Inductive Powering: Basic Theory and Application to Biomedical Systems by Koenraad van SchuylenberghInductive Powering: Basic Theory and Application to Biomedical Systems by Koenraad van Schuylenbergh

Inductive Powering: Basic Theory and Application to Biomedical Systems

byKoenraad van Schuylenbergh, Robert Puers

Paperback | October 28, 2010

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Inductive powering has been a reliable and simple method for many years to wirelessly power devices over relatively short distances, from a few centimetres to a few feet. Examples are found in biomedical applications, such as cochlear implants; in RFID, such as smart cards for building access control; and in consumer devices, such as electrical toothbrushes. Device sizes shrunk considerably the past decades, demanding accurate design tools to obtain reliable link operation in demanding environments. With smaller coil sizes, the link efficiency drops dramatically to a point where the commonly used calculation methods become invalid.Inductive Powering: Basic Theory and Application to Biomedical Systems lists all design equations and topology alternatives to successfully build an inductive power and data link for your specific application. It also contains practical guidelines to expand the external driver with a servomechanism that automatically tunes itself to varying coupling and load conditions.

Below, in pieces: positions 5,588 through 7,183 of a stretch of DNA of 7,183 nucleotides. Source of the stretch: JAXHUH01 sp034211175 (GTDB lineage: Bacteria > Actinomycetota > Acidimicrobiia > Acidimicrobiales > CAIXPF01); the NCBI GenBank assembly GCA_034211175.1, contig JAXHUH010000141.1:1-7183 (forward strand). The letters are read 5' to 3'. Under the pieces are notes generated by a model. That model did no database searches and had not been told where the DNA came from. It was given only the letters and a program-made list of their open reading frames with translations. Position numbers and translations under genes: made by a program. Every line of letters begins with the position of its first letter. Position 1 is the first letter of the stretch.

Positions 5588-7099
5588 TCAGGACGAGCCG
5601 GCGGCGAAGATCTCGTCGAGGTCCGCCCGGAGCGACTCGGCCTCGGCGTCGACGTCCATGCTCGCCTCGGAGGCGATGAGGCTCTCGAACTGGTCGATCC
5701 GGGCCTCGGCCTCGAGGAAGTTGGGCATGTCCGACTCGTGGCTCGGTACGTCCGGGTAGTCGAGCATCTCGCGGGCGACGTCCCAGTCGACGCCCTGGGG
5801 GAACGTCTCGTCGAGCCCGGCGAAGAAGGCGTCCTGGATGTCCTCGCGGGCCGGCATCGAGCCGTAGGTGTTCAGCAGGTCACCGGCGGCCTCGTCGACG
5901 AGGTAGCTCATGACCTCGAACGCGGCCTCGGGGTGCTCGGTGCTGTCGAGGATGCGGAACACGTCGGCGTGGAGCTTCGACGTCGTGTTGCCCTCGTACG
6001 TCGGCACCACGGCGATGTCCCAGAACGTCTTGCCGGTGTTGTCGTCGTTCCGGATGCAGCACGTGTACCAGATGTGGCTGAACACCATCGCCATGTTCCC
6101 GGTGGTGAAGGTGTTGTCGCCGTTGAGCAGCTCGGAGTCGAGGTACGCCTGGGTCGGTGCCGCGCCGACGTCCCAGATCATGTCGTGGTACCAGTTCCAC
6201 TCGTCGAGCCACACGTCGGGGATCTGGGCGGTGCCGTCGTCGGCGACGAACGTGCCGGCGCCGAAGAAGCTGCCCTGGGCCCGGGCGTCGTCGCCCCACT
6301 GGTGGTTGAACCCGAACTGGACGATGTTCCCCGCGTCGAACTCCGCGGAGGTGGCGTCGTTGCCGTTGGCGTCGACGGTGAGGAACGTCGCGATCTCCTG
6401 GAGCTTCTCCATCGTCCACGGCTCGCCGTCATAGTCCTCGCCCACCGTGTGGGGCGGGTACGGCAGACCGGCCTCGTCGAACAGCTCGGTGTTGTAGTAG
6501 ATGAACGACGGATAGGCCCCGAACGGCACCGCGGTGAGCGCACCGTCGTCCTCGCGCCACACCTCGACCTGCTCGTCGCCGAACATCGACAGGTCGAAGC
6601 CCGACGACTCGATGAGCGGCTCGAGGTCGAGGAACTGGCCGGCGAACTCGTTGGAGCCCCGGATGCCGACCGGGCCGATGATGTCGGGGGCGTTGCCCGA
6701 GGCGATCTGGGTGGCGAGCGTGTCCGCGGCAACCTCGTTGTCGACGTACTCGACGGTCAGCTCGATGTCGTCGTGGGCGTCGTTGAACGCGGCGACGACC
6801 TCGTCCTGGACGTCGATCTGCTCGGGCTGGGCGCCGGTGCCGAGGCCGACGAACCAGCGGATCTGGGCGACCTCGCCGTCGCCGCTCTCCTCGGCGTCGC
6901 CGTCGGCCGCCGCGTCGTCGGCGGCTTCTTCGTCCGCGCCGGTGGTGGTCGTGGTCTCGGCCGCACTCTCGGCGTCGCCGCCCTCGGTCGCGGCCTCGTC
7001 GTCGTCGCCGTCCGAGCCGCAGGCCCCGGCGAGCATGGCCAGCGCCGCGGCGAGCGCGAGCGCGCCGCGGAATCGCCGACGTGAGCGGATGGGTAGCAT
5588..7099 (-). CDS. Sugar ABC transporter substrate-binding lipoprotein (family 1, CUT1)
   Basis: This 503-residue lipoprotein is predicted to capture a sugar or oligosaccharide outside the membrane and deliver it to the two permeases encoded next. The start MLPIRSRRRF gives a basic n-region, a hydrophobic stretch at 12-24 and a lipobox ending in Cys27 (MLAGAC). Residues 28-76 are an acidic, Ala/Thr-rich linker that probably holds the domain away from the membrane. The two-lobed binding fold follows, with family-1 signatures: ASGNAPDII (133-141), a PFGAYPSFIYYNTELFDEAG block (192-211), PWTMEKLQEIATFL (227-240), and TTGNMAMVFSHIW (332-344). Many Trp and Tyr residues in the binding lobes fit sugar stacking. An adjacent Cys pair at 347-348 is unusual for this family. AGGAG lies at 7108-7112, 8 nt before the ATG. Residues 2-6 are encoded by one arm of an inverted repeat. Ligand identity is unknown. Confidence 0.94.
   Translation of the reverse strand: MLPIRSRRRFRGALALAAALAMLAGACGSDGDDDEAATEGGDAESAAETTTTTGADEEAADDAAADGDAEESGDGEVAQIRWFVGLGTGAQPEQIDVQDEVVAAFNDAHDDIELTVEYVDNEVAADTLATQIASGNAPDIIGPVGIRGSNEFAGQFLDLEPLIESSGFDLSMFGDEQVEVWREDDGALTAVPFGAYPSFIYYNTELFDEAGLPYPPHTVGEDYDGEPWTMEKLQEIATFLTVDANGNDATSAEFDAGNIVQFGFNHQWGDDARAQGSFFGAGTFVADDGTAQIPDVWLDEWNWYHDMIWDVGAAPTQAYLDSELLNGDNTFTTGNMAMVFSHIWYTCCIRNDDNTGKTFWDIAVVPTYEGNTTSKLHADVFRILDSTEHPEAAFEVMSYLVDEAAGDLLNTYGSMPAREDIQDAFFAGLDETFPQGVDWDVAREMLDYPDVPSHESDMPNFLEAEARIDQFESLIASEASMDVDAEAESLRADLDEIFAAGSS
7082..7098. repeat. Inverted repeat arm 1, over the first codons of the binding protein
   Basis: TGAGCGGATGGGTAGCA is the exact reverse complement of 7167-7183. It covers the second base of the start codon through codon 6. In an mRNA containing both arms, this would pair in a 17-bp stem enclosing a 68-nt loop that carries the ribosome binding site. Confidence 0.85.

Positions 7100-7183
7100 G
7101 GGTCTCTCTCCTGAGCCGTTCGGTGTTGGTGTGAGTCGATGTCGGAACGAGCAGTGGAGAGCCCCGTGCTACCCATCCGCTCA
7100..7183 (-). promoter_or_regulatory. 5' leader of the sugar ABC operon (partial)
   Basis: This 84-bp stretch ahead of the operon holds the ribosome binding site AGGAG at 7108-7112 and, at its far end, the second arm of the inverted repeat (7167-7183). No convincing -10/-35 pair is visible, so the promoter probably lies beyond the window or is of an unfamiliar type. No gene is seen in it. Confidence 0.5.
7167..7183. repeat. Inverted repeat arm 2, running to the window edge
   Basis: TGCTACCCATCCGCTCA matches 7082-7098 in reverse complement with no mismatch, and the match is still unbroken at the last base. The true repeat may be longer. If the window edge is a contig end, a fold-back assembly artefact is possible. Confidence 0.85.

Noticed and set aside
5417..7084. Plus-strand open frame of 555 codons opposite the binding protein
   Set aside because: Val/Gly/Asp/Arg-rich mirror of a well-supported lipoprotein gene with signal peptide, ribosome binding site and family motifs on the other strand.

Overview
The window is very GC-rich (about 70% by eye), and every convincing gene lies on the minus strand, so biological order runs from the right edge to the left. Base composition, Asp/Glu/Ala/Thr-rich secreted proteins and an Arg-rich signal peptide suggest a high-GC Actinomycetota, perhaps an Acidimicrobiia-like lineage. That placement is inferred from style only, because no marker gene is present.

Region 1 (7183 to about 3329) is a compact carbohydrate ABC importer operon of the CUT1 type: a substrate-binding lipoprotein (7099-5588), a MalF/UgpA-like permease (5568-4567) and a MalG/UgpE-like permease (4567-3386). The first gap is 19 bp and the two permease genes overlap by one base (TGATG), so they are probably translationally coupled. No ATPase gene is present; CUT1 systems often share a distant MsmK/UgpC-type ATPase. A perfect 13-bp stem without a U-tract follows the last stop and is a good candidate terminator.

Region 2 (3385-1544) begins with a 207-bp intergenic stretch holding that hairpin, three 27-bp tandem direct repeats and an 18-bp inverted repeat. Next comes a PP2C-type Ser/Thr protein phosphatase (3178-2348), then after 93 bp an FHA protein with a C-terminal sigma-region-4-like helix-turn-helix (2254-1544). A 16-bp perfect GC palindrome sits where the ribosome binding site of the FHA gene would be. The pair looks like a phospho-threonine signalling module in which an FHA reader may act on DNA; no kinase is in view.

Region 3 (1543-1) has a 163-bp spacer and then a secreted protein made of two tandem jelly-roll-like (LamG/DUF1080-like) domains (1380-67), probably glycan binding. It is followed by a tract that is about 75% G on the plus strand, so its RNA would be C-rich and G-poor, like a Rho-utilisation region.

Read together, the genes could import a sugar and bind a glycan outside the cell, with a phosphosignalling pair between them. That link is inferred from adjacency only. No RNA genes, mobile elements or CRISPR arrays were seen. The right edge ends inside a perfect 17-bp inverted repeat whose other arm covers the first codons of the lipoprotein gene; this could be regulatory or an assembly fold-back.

Title:Inductive Powering: Basic Theory and Application to Biomedical SystemsFormat:PaperbackDimensions:240 pages, 9.25 × 6.1 × 0.03 inPublished:October 28, 2010Publisher:Springer NetherlandsLanguage:English

The following ISBNs are associated with this title:

ISBN - 10:9048184991

ISBN - 13:9789048184996

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Table of Contents

Preface. Symbols and Units.CHAPTER 1: AN INTRODUCTION ON TELEMETRY. 1.1 Wireless Connections. 1.2 How To Choose Between Link Types? 1.3 Conclusions. 1.4 References.CHAPTER 2: THE CONCEPTS OF INDUCTIVE POWERING. 2.1 Induction Theory. 2.2 Inductive Powering. 2.3 The Driven Inductive Link. 2.4 Link Optimisation. 2.5 Discussion: Optimisation Of Weakly Coupled Links. 2.6 Conclusions. 2.7 References.CHAPTER 3: EXACT LINK FORMULAE. 3.1 Inductive Links With A Parallel-Resonant Secondary. 3.2 Inductive Links With A Series-Resonant Secondary. 3.3 Conclusions. 3.4 References.CHAPTER 4: PRIMARY COIL DRIVERS. 4.1 Class C. 4.2 Modelling of Switch Transistors. 4.3 Class D. 4.4 The Importance of Supply Decoupling. 4.5 Ideal Active-Device Behaviour. 4.6 Saturating Class C. 4.7 Class E. 4.8 Class E With 1 Coil And 1 Capacitor. 4.9 Driving Weakly Coupled Links. 4.10 Conclusions. 4.11 References.CHAPTER 5: OPTIMISATION OF THE DRIVEN INDUCTIVE LINK. 5.1 Optimisation of the Driven Link. 5.2 The Optimisation Strategy. 5.3 Design Example. 5.4 Conclusions. 5.5 References.CHAPTER 6: AUTOMATIC LINK TUNING. 6.1 Automatic Search Of The Transfer Frequency And Auto-Regulation Of The Driver Power. 6.2 Switch-Mode Coil Driver With Load-Resonance Control. 6.3 Prototype Results And Discussion. 6.4 References.APPENDIX A1: VECTOR FORMULAE.APPENDIX A2: COIL MODELS AND MEASUREMENTS. A2.1 Coil Models. A2.2 Coil Measurements. A2.3 References. APPENDIX A3: SATURATING-CLASS-C AMPLIFIERS. Index